Theater Review: Young Frankentstein at Gateway Playhouse

Lara Seibert (Inga), Sandy Rosenberg (Frau Blucher), Nathan Klau (Igor), John Bolton (Frederick Frankenstein) and Brad Nacht (The Monster), L–R.
Lara Seibert (Inga), Sandy Rosenberg (Frau Blucher), Nathan Klau (Igor), John Bolton (Frederick Frankenstein) and Brad Nacht (The Monster), L–R. Photo: Jeff Bellante

Get ready to laugh until you cry as the Gateway Playhouse presents the Long Island premiere of the uproariously funny, Young Frankenstein. Based on the 1974 movie of the same name, Mel Brooks’ Tony nominated musical takes Gateway by storm with raunchy, eyebrow-raising, cackle-inducing humor.

Young Frankenstein is the riotous story of Dr. Frederick Frankenstein, who, after the death of his mad scientist grandfather, unwillingly discovers his own inclination towards the “family business.” The results are hysterical, as we go on this mad journey of fantasy, horror and fun with the good doctor and his cohorts.

Dr. Frankenstein, played by the enigmatic and talented John Bolton, leaves his flaky fiancé Elizabeth in England and travels to Transylvania to visit the castle of his ancestors and is immediately confronted by the hunchback Igor, an over-eager servant of the family. Igor, played by funny guy Nathan Klau, tries to convince the doctor to follow his grandfather’s footsteps in the comical number “Together Again for the First Time.” Igor has hired a new lab assistant, the yodeling beauty Inga, played by Lara Seibert. In “Roll in the Hay” we giggle and blush as Dr. Frankenstein tries—and fails—to not be charmed by his new assistant. She amusingly yodels her way into his, er, heart, and his lap! Seibert wins over the audience with her charm and superb yodeling skills.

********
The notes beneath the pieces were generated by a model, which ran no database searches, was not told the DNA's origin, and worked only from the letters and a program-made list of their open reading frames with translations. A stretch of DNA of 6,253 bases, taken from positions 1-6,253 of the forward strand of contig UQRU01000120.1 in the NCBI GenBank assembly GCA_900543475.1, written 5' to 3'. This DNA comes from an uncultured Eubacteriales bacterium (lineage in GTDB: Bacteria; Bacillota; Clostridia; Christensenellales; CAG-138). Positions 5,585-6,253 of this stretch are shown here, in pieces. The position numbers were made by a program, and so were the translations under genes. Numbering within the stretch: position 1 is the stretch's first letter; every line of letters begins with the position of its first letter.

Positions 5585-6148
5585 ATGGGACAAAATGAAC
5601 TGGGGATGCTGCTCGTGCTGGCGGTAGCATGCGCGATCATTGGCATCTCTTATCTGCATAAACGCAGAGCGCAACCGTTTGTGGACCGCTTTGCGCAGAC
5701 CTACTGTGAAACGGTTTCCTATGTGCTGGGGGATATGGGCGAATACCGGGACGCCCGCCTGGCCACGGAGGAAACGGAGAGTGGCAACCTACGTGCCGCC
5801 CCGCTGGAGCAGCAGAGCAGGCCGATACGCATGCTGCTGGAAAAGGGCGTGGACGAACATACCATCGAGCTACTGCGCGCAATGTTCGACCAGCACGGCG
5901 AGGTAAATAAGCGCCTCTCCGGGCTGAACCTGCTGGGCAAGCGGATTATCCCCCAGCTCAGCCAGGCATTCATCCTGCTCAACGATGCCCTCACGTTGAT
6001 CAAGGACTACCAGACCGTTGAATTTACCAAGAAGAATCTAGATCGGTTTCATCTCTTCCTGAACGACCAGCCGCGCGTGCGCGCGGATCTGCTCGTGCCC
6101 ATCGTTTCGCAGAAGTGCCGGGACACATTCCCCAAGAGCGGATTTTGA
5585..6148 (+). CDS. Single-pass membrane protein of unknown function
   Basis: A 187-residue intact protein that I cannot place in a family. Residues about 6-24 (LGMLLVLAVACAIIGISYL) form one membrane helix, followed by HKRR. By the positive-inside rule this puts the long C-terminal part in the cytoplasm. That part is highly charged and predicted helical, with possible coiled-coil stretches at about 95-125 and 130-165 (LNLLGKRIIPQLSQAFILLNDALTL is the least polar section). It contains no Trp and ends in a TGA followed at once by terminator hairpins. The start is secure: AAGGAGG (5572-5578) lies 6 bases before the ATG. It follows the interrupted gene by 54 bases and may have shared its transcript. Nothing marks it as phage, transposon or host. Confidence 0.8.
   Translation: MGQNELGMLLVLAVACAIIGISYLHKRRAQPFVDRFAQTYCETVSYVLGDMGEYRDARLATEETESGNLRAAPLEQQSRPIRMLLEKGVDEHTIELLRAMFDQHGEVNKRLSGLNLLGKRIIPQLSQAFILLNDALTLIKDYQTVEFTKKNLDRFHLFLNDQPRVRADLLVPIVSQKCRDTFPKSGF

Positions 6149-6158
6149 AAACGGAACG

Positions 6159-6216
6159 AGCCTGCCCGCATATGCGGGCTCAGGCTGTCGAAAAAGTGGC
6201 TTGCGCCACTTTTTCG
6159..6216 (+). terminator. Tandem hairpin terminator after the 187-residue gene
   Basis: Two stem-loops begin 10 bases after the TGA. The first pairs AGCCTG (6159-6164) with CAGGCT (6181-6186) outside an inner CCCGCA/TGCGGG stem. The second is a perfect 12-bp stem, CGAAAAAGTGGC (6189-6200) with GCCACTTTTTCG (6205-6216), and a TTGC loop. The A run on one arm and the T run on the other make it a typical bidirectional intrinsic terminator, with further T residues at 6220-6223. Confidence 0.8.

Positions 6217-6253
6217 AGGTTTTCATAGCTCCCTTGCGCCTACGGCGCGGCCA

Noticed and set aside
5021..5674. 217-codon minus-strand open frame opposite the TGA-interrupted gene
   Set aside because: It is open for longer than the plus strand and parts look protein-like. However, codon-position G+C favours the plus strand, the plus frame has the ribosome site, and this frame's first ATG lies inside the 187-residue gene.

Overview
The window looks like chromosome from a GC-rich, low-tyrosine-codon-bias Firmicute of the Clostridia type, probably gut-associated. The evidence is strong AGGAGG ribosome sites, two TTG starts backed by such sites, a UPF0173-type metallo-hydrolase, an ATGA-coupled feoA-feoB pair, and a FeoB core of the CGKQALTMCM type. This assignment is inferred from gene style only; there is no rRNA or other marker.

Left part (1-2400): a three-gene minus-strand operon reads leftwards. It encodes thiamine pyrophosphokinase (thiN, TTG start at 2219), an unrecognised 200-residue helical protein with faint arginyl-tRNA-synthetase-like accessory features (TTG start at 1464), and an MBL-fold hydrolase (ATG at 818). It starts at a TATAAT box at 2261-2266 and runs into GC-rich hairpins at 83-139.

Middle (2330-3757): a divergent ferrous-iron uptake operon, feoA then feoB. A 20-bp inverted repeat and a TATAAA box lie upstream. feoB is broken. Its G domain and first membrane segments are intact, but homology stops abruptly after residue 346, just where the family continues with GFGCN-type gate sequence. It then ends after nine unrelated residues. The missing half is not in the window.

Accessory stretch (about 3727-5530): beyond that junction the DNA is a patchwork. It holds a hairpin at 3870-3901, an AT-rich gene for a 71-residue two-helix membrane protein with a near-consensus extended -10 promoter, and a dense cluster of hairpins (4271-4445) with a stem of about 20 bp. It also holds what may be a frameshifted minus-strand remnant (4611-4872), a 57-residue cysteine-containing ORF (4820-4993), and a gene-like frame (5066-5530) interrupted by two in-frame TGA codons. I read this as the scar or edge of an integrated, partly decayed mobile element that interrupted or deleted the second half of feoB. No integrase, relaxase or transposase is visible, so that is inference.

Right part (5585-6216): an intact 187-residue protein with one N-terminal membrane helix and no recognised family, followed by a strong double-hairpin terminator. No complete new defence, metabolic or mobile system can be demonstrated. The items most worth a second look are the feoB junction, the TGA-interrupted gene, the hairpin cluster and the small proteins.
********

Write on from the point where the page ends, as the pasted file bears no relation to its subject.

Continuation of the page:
At the creepy castle on the hill, we meet the spooky housekeeper Frau Blucher, whose spoken name on cue makes horses scream with fright. In her weirdly entertaining number “He Vas My Boyfriend,” we learn Frau Blucher (cue horses) did not just keep the house for the late Victor von Frankenstein (he vas her boyfriend!).

As Dr. Frankenstein falls into a restless sleep in the castle’s library, his grandfather—and a number of other long-dead ancestors—urge him to “Join The Family Business” and bring a corpse to life. After poring over his grandfather’s notes, the good doctor decides that yes, it can be done! He instructs Igor to retrieve a corpse and a very specific brain—the brain of a genius. Igor, not being the smartest hunchback in Transylvania, drops the brain on the floor and instead gives the doctor Abby Normal’s brain. Cue peals of laughter!

The townspeople realize Dr. Frankenstein has created another monster after Frau Blucher takes pity on the creature and releases him, in the middle of “Transylvania Mania.” The curtain closes as the monster takes off into the “forest.”

The best scene of the show had to be “Puttin’ on the Ritz,” where tears of laughter were poring down my face. Dr. Frankenstein and his crew attempt to convince the townspeople that the monster is a “gentleman,” through the Irving Berlin classic tune. The entire cast was spot-on—the comedy of the situation seeming so natural for these characters. As the monster, Brad Nacht is entertaining, yet he pulls at your heartstring. At the end of the number, the flashing lights of cameras startle the monster, sending him into a rampage where he kidnaps Elizabeth. In the number “Deep Love” we realize the monster and Elizabeth have fallen in love. All ends on a happy note, the monster becomes intelligent through another miracle of science, and Elizabeth becomes his bride—wacky hairdo and all. The good doctor and Inga become engaged, and they all live happily—and weirdly—ever after.

With a Broadway set that blew the audience away and a cast that sparkled in every scene, Gateway has another spectacular hit to put in the books. Mel Brooks’ parody of horror is fun, fantastic and a must-see this summer!

Young Frankenstein is playing now through June 29 at the Gateway Playhouse in Bellport. For tickets call 631-286-1133 or visit

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